There are three principle issues relating to the brewing of tea. One issue is the temperature at which the tea is brewed. Another issue is the amount of time the tea leaves steep in the hot water. A third issue is that tea leaves typically float. The utilization of a tea leaf holder that is heavier than water eliminates one of these problems. Since the user selects via keypad 50 either the temperature or the type of tea (the controller may identify temperature or the tea selection or both), the controller 31 identifies the pre-programmed steep time for each different tea. Times are stored in memory. The user, by operating up or down arrow 52, can increase or decrease the time. A time display 54 is also provided to the user. Arrow 52 can also select tea type (a scroll menu selector).

Controller 31 then determines the temperature via sensor and the amount of time necessary to brew the tea in the hot water dispensed into region 16 of the tea brewer basket. Control unit 35 accepts as input an indication of temperature from temperature sensor 46 as well as input from minimum water level sensor 44. In other words, there must be a minimum amount of water in the water basket area 16 in order to brew the smallest amount of tea. Control unit 35, which accepts a temperature signal from controller 31 (ultimately selected by the user in user interface/display 33) compares when (1) the minimum water sensor 44 is detecting sufficient water and (2) when temperature sensor 46 meets or exceeds the designated temperature set by controller unit 31. If a large amount of tea is to be brewed, controller 31 can be set to detect when high water level sensor 42 is ON, that is, to sense the presence of significant water in water basket 16. If the temperature detected by temperature sensor 46 exceeds the designated temperatures T1 through T3, control unit 31 opens air vent 48 by a command sent to actuator 49. Air vent 48 simply vents cooler air into water basket area 16 thereby cooling the hot water. When temperature sensor 46 reaches the appropriate temperature (or a designated range about the appropriate temperature), air vent 48 is closed by activating actuator 49.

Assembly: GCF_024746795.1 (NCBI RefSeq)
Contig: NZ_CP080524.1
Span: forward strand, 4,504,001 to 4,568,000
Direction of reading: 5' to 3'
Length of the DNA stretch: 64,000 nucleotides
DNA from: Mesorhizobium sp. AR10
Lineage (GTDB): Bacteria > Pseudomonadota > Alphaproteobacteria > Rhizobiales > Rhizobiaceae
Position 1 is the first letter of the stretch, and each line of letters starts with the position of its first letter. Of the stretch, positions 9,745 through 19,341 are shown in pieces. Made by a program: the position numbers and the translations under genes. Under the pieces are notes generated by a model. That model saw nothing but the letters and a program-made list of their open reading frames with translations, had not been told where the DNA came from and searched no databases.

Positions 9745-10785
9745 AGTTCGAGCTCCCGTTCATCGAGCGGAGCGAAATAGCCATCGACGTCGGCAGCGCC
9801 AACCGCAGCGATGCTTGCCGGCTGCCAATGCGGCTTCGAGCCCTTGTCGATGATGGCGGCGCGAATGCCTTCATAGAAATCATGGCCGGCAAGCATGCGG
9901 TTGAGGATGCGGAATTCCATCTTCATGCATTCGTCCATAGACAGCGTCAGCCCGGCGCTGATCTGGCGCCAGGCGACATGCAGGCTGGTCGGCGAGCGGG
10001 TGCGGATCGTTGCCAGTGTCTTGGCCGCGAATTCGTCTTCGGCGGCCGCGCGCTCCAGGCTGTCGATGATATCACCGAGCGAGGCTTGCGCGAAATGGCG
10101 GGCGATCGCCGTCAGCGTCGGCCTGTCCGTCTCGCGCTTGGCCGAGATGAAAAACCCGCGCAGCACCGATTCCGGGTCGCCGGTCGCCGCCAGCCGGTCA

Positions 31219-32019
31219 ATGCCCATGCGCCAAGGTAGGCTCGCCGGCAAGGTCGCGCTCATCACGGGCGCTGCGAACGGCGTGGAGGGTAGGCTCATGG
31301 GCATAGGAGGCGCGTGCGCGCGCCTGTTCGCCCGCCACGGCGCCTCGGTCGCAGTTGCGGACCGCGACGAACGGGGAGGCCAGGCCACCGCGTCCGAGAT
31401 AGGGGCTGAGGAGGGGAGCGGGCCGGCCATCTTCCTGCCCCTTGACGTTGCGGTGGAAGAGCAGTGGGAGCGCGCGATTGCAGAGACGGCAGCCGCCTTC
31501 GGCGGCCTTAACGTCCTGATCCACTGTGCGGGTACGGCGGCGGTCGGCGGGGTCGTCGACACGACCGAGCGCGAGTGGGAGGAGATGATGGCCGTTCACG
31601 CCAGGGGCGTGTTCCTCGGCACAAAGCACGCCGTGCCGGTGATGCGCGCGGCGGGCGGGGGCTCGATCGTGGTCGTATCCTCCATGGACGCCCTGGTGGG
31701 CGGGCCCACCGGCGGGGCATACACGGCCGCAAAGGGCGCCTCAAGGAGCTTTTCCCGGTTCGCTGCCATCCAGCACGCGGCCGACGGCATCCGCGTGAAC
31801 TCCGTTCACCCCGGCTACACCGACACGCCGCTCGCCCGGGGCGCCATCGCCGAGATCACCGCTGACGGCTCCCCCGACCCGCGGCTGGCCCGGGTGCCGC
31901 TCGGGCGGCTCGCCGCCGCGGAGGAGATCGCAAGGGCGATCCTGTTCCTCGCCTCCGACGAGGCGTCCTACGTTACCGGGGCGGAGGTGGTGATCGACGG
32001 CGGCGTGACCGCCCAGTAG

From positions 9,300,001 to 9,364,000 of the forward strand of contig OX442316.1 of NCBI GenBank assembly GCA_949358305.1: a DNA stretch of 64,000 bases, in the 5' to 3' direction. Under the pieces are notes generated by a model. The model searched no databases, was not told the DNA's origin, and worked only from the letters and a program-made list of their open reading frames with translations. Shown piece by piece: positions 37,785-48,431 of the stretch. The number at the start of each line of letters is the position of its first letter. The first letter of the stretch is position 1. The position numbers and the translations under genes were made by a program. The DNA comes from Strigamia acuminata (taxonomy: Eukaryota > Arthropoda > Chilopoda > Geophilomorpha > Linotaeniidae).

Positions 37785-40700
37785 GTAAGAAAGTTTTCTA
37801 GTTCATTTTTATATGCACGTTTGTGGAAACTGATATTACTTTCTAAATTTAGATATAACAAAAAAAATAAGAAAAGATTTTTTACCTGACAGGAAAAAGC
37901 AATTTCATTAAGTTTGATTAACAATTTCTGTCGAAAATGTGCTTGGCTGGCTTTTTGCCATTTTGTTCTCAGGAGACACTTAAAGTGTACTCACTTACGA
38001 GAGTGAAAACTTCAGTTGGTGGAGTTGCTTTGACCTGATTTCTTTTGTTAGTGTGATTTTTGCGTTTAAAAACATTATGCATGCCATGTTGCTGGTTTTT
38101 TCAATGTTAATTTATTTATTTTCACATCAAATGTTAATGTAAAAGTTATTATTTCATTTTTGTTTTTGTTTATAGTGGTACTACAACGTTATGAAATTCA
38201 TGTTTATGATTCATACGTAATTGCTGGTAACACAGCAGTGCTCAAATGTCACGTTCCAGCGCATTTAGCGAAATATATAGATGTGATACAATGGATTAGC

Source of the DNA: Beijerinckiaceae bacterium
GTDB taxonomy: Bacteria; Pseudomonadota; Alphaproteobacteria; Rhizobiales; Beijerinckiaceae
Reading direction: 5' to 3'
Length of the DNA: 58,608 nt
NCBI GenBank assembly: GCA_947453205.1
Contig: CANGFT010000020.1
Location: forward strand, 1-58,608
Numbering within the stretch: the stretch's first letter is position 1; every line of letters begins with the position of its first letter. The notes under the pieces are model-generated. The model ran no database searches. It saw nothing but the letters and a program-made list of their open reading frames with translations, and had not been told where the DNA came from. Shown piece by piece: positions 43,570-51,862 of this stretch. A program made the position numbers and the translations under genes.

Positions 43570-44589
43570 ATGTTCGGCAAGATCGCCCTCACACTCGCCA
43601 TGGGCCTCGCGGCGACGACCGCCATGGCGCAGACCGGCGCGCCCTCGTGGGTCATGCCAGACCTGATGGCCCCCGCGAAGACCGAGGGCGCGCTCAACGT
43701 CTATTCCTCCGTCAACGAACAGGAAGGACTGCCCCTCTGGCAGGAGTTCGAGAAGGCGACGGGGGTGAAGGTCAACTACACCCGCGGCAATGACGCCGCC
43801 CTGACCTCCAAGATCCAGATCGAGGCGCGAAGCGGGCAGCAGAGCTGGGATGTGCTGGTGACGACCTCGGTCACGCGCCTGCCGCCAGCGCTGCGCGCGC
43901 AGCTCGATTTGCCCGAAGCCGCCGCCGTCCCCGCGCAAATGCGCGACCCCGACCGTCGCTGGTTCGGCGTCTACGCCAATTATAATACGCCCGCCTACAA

Dependent upon minimum water sensor 44 and temperature sensor 46, control unit 35 gives an OPEN CHUTE command to door latch controller 37. Door controller 37 modifies or conditions the signal from controller units 31, 35 and activates latch activator 30. Latch 26 swings away from drop port 20 (FIG. 2A) and tea leaf holder 22 drops through chute 18 and out of port 20 into the hot water retained in water basket area 16. At that time, controller 31, and to some degree controller 35, activates steep timer 39. Steep timer 39 determines when the appropriate time has passed after OPEN CHUTE to steep the tea in the hot water in water basket region 16. When the tea is sufficiently steeped, steep timer times out, and alarm 54 is turned ON (audio or visual or both) and the steep timer issues a command to valve actuator 36 which opens lower valve 34 in the bottom of water basket 16. Hot tea then drains from water basket region 16 due to the open valve 34. Of course, controller 31 also accepts a control input from carafe sensor 40 in order to ensure that carafe 9 is beneath the tea brewer basket. In a further development of the present invention, if the region in water basket area 16 is too small for the amount of tea requested by the user, the control system can be modified and the user interface/display can be modified such that a highly concentrated amount of tea is steeped in water basket region 16, then valve 34 is opened which drains the concentrated tea into the carafe while the coffee maker continues to pour heated water into the water basket area 16. In this operational setting, high water sensor 42 operates as an interim control to sense when the water reaches that high level. In other words, high water level sensor 42 is both a safety sensor as well as a control sensor in that when water reaches high water level 42, valve 34 is opened thereby draining the water basket area 16 of concentrated tea. The control parameters in control unit 35 and steep timer 39 would have to be reset in this enhanced operation version of the tea brewer system.